A popular high school referee and umpire credits GBMC with saving his knee
So, when he started feeling aches in his knee around his 50th birthday, the Parkville resident just took a pain reliever and waited for it to feel better. That worked for a few years, but eventually he couldn’t tolerate the pain any longer.
One of his doctors suggested he meet with Dr. D. Allan Lanzo, an orthopaedic surgeon and the head of sports medicine at Greater Baltimore Medical Center (GBMC).
Dr. Lanzo and Harmon decided a subchondroplasty was the best option for his painful, arthritic knee. In fall 2019, Dr. Lanzo performed the minimally invasive, fluoroscopically (X-ray) assisted procedure that targets and fills subchondral bone defects. Subchondral bone is found below the cartilage in a joint and acts as a shock absorber.
The surgery went well, and physical therapy was a success. Harmon got cleared to return to work in March 2020. But, by the third inning of his first game back, Harmon was in pain. He went home and iced his knee.
The next day, COVID-19 shut down the state.
Harmon wasn’t sure what to do. The pain was getting worse; he had limited to no mobility and he couldn’t sleep at all.
“When I became unable to sleep because of the pain, my wife, Cara, told me she had had enough,” he said with a laugh. “I had to stop complaining and figure out what was happening.”
He called GBMC and was told there would be no surgeries for months because of the pandemic.
“When I got through to Dr. Lanzo’s physician’s assistant, I said, ‘I am begging you, I need to see him as soon as possible,’” said Harmon. “Dr. Lanzo knows that I am not a person who likes doctors, nor am I someone who harasses a doctor for an appointment. He knew it must be bad.”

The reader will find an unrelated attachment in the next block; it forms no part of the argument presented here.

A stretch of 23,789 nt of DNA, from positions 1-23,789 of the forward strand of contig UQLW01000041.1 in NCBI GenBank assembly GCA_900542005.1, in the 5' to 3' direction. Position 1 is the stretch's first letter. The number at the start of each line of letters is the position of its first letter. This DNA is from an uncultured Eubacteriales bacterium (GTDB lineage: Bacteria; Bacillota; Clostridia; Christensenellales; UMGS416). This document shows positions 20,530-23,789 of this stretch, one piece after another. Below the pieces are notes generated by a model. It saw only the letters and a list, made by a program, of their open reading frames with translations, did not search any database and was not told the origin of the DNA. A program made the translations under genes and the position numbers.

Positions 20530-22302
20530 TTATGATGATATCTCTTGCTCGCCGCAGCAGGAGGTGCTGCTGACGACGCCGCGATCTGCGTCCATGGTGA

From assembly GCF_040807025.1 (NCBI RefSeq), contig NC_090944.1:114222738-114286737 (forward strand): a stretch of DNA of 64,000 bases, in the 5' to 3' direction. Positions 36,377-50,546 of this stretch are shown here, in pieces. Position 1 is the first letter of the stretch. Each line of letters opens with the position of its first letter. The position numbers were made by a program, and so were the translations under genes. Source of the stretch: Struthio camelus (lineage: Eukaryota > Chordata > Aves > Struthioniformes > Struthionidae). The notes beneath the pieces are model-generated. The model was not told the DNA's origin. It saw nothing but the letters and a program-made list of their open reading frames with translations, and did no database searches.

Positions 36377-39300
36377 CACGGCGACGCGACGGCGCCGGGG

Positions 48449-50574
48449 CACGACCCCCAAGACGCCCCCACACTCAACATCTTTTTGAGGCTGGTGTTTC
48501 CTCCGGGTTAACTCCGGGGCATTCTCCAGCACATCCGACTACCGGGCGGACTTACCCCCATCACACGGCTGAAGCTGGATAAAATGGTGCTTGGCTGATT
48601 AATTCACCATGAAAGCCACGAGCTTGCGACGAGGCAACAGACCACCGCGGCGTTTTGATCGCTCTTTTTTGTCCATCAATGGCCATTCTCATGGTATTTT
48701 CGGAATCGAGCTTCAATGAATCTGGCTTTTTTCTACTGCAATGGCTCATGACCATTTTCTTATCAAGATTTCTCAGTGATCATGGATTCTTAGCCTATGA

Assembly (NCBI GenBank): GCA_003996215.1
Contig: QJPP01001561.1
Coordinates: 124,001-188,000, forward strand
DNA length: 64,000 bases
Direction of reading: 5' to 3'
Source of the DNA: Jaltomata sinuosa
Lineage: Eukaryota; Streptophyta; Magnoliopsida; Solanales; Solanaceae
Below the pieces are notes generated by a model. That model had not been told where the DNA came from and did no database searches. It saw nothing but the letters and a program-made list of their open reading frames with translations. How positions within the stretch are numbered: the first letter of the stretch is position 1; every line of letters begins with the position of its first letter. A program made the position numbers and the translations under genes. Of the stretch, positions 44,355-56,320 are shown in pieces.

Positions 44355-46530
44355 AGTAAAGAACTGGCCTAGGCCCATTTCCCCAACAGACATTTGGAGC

And bad it was.
Once Harmon got an appointment, Dr. Lanzo discovered Harmon had almost no cartilage left around his right knee. He’d never seen anything like it in 20 years.
Harmon said, “He felt terrible and said he would do anything he could to fix the problem.” Unfortunately, Dr. Lanzo's hands were tied, and he could only help to manage Harmon's pain with medication until operating rooms were open again.
It was a long wait, but Harmon was scheduled for the first surgery as soon as Dr. Lanzo was back at work and elective surgeries at the hospital had resumed: June 10.
In accordance with GBMC's new pre-operative process, Harmon was tested for COVID-19 and self-quarantined before surgery. He couldn’t have his wife with him in recovery due to visitor restrictions made necessary by the pandemic and was told he would have to spend the night at the hospital, which he did not want.
“Because of COVID-19 precautions, my wife couldn’t be there, (nor) my kids. You are basically going through this surgery, and you are totally alone.”
Dr. Lanzo was the person who called Harmon’s wife to tell her surgery was a success. And, though Harmon did end up having to spend the night, his care team treated him like family, and Dr. Lanzo was back in his room at 7 a.m. to see how Harmon was doing. It turns out, Harmon was doing great: The surgery was a success and Harmon was walking just four hours after the procedure.
Though he had to have two surgeries, Harmon said Dr. Lanzo was the only person he would have wanted by his side.
“It’s his bedside manner. I just feel comfortable with this guy,” Harmon said. “He went out of his way for me. I could actually see the pain on his face once he knew the first surgery hadn’t worked. He went out of his way to do what he could to help. Many people don’t treat others like this.”
Harmon felt so comfortable, in fact, that he recommended Dr. Lanzo and GBMC to his father-in-law for his knee issues.
“Every aspect of my experience at GBMC, from the secretaries to the people taking the COVID tests, they were excellent,” Harmon said. “Everybody was professional and had a smile on their face. I felt it was as good a situation that it could have possibly been.”